Supermarket Coles rose 0.43 per cent. Rival Woolworths shed 1.57 per cent after shareholders voted to demerge the Endeavour drinks business from the supermarket and the Fair Work Commission instigated legal action against the group over alleged underpayment of staff.
Bubs surged 29.33 per cent on news US retail giant Walmart will sell its infant formula online from September. Bubs will establish a US subsidiary to spearhead the company’s launch into the US market.
Takeover target Altium firmed despite warning the second half had not been strong enough to make up for a slow start to the year. The software-maker said full-year revenue was now expected to be at or below the lower end of guidance of $190 – $195 million. The share price climbed 3.04 per cent. The company received an unsolicited approach from US multinational Autodesk earlier this month.
REA Group climbed 2.9 per cent to a new high ahead of completing its acquisition of Mortgage Choice. Trade in Mortgage Choice shares was set to be suspended at the end of the session.
BetMakers leaped 12.96 per cent after completing the acquisition of Sportech’s racing, tote and digital business. The assets will provide a bridgehead into the American market.
Mining stocks staggered under a double assault from a surging US dollar (making dollar-denominated commodities more expensive for holders of other currencies) and from Chinese attempts to suppress metals prices by releasing strategic reserves. The US dollar index touched a two-month high overnight after the Federal Reserve indicated it expected rates to rise sooner than the market anticipated.
“If high inflation readings begin to abate in the coming months, commodities may suffer a significant hit as they have been a popular investment vehicle over the last year as investors hedged against inflation,” Kalkine’s Mr Sawhney said.
“In fact, signs of a broader commodity selloff are already evident after the Federal Reserve meeting. US crude futures plunged the most in a month on Thursday. Given this scenario, the market may see financial investors, who have been piling into commodities to guard against inflation, rotating into growth-oriented stocks.”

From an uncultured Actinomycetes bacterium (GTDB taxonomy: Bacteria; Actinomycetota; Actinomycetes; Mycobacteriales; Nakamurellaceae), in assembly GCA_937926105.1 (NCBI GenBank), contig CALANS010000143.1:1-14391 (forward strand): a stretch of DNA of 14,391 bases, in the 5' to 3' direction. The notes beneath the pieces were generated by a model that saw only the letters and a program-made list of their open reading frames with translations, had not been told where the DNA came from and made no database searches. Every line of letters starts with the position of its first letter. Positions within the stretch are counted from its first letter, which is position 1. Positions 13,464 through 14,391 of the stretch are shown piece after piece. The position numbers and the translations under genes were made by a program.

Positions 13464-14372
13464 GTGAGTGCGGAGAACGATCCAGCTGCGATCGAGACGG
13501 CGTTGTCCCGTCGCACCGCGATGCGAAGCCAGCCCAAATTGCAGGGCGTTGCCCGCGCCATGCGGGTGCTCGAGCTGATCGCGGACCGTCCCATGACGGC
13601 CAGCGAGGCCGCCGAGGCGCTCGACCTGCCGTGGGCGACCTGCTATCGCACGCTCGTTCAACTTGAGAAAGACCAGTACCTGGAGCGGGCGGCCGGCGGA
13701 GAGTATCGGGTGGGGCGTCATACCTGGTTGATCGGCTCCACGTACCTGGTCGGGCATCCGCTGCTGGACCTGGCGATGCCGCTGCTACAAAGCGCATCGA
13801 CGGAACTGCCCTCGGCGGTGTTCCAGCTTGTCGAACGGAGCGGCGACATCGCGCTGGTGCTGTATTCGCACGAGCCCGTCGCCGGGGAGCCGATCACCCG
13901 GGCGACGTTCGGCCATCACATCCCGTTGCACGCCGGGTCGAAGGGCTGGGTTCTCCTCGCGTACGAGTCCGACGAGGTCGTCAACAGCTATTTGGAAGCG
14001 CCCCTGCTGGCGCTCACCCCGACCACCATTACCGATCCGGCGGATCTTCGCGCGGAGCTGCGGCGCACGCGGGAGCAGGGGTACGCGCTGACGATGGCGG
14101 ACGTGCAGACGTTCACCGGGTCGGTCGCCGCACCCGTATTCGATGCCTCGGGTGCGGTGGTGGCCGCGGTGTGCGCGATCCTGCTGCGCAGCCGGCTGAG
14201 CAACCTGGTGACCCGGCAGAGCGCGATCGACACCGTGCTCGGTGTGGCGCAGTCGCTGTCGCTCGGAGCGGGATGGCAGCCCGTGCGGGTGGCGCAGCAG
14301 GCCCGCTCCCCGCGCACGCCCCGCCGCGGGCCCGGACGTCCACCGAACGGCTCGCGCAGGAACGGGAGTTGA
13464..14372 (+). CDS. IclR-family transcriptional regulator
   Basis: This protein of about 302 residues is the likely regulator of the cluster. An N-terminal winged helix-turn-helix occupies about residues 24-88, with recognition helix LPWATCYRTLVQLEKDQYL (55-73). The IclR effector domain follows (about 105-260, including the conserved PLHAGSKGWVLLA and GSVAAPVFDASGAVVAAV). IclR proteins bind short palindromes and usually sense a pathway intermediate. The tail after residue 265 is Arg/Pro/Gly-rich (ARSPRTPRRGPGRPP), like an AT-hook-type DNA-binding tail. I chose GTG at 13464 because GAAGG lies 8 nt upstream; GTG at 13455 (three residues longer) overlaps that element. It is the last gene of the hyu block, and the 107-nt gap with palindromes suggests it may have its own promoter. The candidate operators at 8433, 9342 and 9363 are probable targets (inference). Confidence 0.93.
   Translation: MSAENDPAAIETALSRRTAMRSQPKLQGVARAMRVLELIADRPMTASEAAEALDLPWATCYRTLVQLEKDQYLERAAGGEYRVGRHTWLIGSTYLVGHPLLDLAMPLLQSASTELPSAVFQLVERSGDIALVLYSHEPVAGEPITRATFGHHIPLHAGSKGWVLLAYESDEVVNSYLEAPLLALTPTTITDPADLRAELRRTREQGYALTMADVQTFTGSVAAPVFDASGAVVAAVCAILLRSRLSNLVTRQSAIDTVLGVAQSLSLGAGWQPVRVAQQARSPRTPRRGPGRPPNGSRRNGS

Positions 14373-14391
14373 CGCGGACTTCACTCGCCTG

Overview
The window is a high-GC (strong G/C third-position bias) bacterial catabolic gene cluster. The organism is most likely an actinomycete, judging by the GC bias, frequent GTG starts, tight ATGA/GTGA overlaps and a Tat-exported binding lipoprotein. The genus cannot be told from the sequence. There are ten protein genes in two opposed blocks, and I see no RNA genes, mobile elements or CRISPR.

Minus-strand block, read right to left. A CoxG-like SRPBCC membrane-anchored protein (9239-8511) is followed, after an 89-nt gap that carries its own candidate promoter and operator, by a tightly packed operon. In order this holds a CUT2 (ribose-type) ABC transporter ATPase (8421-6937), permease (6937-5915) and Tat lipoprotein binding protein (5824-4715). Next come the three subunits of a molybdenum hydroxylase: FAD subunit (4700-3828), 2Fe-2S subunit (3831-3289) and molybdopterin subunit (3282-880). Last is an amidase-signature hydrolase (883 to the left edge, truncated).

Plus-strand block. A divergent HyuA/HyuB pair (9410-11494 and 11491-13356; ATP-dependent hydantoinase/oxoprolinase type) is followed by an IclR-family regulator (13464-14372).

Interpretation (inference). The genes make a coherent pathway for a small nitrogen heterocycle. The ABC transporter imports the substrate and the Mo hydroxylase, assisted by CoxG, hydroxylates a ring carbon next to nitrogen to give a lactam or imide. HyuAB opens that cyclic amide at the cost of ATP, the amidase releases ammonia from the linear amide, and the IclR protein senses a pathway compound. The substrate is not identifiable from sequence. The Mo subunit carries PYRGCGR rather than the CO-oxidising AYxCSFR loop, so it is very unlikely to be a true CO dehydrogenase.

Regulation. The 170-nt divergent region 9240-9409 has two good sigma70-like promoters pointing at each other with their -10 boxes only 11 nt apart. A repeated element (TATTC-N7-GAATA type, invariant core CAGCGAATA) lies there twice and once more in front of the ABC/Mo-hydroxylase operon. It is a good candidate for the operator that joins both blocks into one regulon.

Newcrest bore the brunt of today’s selling after gold collapsed 4.7 per cent overnight. The leading gold producer fell 2.95 per cent.
Losses among other gold miners were modest relative to the overnight fall in the yellow metal, thanks to a partial rebound this afternoon. Northern Star eased 2.37 per cent, Resolute 0.92 per cent and Silver Lake Resources 1.2 per cent.
A bounce in iron ore cushioned other mining giants from deeper losses. BHP sank 2.45 per cent, Rio Tinto 0.61 per cent and Fortescue 0.84 per cent.
Energy was the session’s worst performer after the rising greenback pulled crude down 1.8 per cent. Santos fell 3.55 per cent, Woodside 2.15 per cent, Oil Search 2.89 per cent and Beach Energy 1.87 per cent.
The financial sector pulled back from yesterday’s four-year peak. CBA dipped 2.1 per cent, ANZ 0.86 per cent, NAB 0.52 per cent and Westpac 0.22 per cent.
A mixed session on Asian markets saw the Asia Dow fall 0.84 per cent and China’s Shanghai Composite lose 0.48 per cent, while Hong Kong’s Hang Seng gained 0.53 per cent and Japan’s Nikkei inched up 0.02 per cent.
Oil added to overnight losses. Brent crude sagged 49 cents or 0.67 per cent to US$72.59 a barrel.
Gold bounced $11.20 or 0.63 per cent to US$1,786 an ounce.
The dollar slumped to a two-month low overnight and continued to fade this morning. The Aussie slipped 0.26 per cent to 75.37 US cents.